Jacob M. Appel is the author of the novels The Man Who Wouldn't Stand Up (2012) and The Biology of Luck (2013), and the short story collection Scouting for the Reaper (2014).  He practices psychiatry in New York City and teaches at the Gotham Writers' Workshop.  More at www.jacobmappel.com.

Jeffrey D. Boldt is an attorney and administrative law judge in Madison Wisconsin. Publishing credits include: InterimThe Wallace Stevens JournalBlueline,  RE: Arts and Letters, Berkeley Poetry ReviewTikkun, Mickle Street Review, Clare Literary Journal and Seems. Boldt has a short story forthcoming in The MacGuffin. Follow/contact at jeffreyboldtwrites.blogspot.com.

Dennis Braden holds a Master’s Degree in Literature from the Colorado University
at Boulder. He has been assisted by a writing residency from the Edward F. Albee Foundation.
His work has appeared in journals such as Bellingham Review, The Chattahoochee Review, Confrontation, Forum, several anthologies, and in the chapbook In Things Completed, published in a limited edition by Konglomerati Press of Florida.

Lauren Camp is the author of two books of poems, The Dailiness (Edwin E. Smith, 2013) and This Business of Wisdom (West End Press, 2010). She has been a guest editor for World Literature Today (international jazz poetry) and Malpaís Review (poetry of Iraq). Her writing is forthcoming in The Portland Review, Sweet, and Feminist Studies. Lauren is a radio producer and host on Santa Fe Public Radio and an acclaimed visual artist. www.laurencamp.com.

Byron Case, an imprisoned thirty-four year-old writer, has published poems in a number of periodicals, including Common Ground Review, Rockhurst Review, and the online Hyperlexia Journal.  Additional information about him and his work can be found at www.pariahblog.com.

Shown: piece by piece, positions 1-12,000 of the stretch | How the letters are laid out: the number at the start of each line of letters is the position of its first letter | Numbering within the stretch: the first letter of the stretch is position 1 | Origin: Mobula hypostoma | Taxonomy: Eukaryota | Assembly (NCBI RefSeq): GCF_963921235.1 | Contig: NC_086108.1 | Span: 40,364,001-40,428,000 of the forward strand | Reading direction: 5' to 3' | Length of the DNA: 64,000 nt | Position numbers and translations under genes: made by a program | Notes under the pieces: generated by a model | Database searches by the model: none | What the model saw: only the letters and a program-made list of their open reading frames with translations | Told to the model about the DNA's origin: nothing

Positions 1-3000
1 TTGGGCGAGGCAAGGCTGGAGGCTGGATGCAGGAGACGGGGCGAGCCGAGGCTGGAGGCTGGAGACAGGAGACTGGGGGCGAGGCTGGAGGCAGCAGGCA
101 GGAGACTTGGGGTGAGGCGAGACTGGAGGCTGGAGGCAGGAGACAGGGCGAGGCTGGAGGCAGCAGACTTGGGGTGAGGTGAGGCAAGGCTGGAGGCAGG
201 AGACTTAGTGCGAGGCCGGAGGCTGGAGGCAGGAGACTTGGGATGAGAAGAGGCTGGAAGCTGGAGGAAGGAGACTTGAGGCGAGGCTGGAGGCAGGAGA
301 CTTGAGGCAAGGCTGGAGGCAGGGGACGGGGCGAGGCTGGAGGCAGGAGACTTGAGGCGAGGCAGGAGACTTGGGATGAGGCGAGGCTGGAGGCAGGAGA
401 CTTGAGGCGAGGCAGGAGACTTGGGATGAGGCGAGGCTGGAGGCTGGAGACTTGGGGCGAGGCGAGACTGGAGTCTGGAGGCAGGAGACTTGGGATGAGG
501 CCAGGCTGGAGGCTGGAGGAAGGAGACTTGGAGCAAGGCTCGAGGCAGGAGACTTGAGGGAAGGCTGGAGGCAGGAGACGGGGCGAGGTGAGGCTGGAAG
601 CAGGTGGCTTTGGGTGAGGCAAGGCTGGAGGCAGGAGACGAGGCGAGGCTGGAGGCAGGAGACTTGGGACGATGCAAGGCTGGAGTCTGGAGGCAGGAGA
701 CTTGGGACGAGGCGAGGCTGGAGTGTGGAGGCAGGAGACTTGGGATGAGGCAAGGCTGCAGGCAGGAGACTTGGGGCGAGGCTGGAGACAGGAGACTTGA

Michael Casey 's latest book is Check Points, dealing with the military police. His new and selected poetry book will be out from the Loom Press in Lowell, Massachusetts, in 2014.

Ron Darian has spent the bulk of his professional career in the entertainment industry, having written and produced such television shows as Frasier, Mad About You, and 7th Heaven. His fiction has been published extensively. He won the 2012 Kirkwood Prize, and is a recent nominee for the Pushcart Prize.

Apala G. Egan (translator, The Princess Baby) grew up in India and is fluent in Bengali and English. A former community college instructor, she focuses on translating and writing. She has visited Rajasthan numerous times to research the backdrop of the stories.

Ronald M. Gauthier has short fiction and nonfiction published in Witness Literary Journal, Times-Picayune, Atlanta Voice, Library Journal, Quarterly Black Books Review and Deep South Magazine and The Long Story.  He is the author of Killing Time: an 18 Year Odyssey from Death Row to Freedom that won the Innocence Project Media Award, the Indie Award, and it was selected by the Chicago Sun Times as one of the best books of 2010.